Morphological skeleton

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In digital image processing, morphological skeleton is a skeleton (or medial axis) representation of a shape or binary image, computed by means of morphological operators.

Examples of skeleton extraction of figures in the binary image

Morphological skeletons are of two kinds:

Skeleton by openings[edit]

Lantuéjoul's formula[edit]

Continuous images[edit]

In (Lantuéjoul 1977),[1] Lantuéjoul derived the following morphological formula for the skeleton of a continuous binary image :


where and are the morphological erosion and opening, respectively, is an open ball of radius , and is the closure of .

Discrete images[edit]

Let , , be a family of shapes, where B is a structuring element,

, and
, where o denotes the origin.

The variable n is called the size of the structuring element.

Lantuéjoul's formula has been discretized as follows. For a discrete binary image , the skeleton S(X) is the union of the skeleton subsets , , where:


Reconstruction from the skeleton[edit]

The original shape X can be reconstructed from the set of skeleton subsets as follows:


Partial reconstructions can also be performed, leading to opened versions of the original shape:


The skeleton as the centers of the maximal disks[edit]

Let be the translated version of to the point z, that is, .

A shape centered at z is called a maximal disk in a set A when:

  • , and
  • if, for some integer m and some point y, , then .

Each skeleton subset consists of the centers of all maximal disks of size n.

Performing Morphological Skeletonization on Images[edit]

Skeleton image of fingerprint operated on by Matlab. Original, unaltered image is on the left. The middle image has generated using bwmorph(Matlab) without preprocessing. The rightmost image, was preprocessed using Automatic Thresholding to increase contrast and skeleton was generated using bwmorph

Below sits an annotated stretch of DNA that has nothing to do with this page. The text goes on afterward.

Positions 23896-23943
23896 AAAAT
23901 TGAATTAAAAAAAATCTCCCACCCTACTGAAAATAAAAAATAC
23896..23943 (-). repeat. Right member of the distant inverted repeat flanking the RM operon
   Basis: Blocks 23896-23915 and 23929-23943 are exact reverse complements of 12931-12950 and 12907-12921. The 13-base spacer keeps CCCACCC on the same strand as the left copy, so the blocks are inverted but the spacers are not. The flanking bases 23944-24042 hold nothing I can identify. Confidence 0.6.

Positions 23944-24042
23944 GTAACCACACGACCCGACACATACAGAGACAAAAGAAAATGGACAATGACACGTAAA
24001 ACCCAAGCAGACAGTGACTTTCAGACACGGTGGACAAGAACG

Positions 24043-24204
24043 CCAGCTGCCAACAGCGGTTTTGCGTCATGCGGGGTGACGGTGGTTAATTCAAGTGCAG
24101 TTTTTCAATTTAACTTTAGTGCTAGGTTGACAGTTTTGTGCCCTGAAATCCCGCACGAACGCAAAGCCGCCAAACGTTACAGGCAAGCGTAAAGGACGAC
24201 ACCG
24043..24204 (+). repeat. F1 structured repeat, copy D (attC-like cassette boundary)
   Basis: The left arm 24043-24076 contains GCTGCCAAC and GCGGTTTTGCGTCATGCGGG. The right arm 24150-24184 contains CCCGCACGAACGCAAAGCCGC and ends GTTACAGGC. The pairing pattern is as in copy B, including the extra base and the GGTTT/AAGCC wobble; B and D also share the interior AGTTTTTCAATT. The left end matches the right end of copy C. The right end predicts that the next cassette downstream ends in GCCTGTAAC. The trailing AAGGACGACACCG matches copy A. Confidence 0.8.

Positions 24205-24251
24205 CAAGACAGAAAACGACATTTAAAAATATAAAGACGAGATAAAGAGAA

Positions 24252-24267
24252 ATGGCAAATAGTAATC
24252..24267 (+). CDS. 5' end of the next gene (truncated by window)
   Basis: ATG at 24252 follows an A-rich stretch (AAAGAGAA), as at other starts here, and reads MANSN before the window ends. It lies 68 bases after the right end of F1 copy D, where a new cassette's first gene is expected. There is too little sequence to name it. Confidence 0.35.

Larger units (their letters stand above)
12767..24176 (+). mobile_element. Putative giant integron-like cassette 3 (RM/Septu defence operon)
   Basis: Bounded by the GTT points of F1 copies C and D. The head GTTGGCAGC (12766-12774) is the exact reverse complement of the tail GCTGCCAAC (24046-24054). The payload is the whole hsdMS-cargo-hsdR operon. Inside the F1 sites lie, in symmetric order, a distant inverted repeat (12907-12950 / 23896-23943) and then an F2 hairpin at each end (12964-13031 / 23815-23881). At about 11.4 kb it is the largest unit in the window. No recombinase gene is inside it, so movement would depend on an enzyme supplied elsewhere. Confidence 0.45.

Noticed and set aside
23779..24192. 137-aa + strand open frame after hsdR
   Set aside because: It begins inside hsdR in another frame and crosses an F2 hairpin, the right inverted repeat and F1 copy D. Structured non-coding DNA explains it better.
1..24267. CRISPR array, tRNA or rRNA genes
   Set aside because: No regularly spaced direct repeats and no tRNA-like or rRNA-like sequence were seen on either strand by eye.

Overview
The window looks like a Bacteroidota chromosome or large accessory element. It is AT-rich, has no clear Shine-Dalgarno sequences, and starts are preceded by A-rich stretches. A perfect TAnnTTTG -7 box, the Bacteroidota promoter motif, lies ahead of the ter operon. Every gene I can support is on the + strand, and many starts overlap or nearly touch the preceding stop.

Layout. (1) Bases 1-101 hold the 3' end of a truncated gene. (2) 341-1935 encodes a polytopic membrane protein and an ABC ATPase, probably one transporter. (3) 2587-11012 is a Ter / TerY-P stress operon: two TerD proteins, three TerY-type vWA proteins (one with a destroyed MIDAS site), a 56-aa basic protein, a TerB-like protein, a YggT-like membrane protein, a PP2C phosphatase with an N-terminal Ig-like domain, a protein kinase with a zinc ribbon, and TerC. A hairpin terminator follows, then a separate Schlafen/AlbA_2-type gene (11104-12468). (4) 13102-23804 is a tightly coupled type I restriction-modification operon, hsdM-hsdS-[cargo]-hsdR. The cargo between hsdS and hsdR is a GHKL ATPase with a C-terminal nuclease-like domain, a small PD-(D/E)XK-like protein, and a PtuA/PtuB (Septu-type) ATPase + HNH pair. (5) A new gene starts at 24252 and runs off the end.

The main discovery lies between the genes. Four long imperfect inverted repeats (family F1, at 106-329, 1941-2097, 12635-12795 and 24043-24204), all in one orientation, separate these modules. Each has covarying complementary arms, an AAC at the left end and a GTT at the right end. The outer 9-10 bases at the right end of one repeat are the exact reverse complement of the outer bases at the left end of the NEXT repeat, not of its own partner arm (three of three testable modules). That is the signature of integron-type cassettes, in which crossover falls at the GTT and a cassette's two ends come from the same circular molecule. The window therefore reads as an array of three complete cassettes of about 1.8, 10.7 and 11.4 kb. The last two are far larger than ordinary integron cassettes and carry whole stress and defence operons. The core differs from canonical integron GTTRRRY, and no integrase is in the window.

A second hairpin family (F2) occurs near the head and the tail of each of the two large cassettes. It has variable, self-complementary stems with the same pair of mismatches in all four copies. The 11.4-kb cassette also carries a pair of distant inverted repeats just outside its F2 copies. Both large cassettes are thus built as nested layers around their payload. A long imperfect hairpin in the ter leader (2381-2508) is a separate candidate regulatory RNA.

Morphological Skeletonization can be considered as a controlled erosion process. This involves shrinking the image until the area of interest is 1 pixel wide. This can allow quick and accurate image processing on an otherwise large and memory intensive operation. A great example of using skeletonization on an image is processing fingerprints. This can be quickly accomplished using bwmorph; a built-in Matlab function which will implement the Skeletonization Morphology technique to the image.

The image to the right shows the extent of what skeleton morphology can accomplish. Given a partial image, it is possible to extract a much fuller picture. Properly pre-processing the image with a simple Auto Threshold grayscale to binary converter will give the skeletonization function an easier time thinning. The higher contrast ratio will allow the lines to joined in a more accurate manner. Allowing to properly reconstruct the fingerprint.

skelIm = bwmorph(orIm,'skel',Inf); %Function used to generate Skeletonization Images 


  1. ^ See also (Serra's 1982 book)


  • Image Analysis and Mathematical Morphology by Jean Serra, ISBN 0-12-637240-3 (1982)
  • Image Analysis and Mathematical Morphology, Volume 2: Theoretical Advances by Jean Serra, ISBN 0-12-637241-1 (1988)
  • An Introduction to Morphological Image Processing by Edward R. Dougherty, ISBN 0-8194-0845-X (1992)
  • Ch. Lantuéjoul, "Sur le modèle de Johnson-Mehl généralisé", Internal report of the Centre de Morph. Math., Fontainebleau, France, 1977.
  • Scott E. Umbaugh (2018). Digital Image Processing and Analysis, pp 93-96. CRC Press. ISBN 978-1-4987-6602-9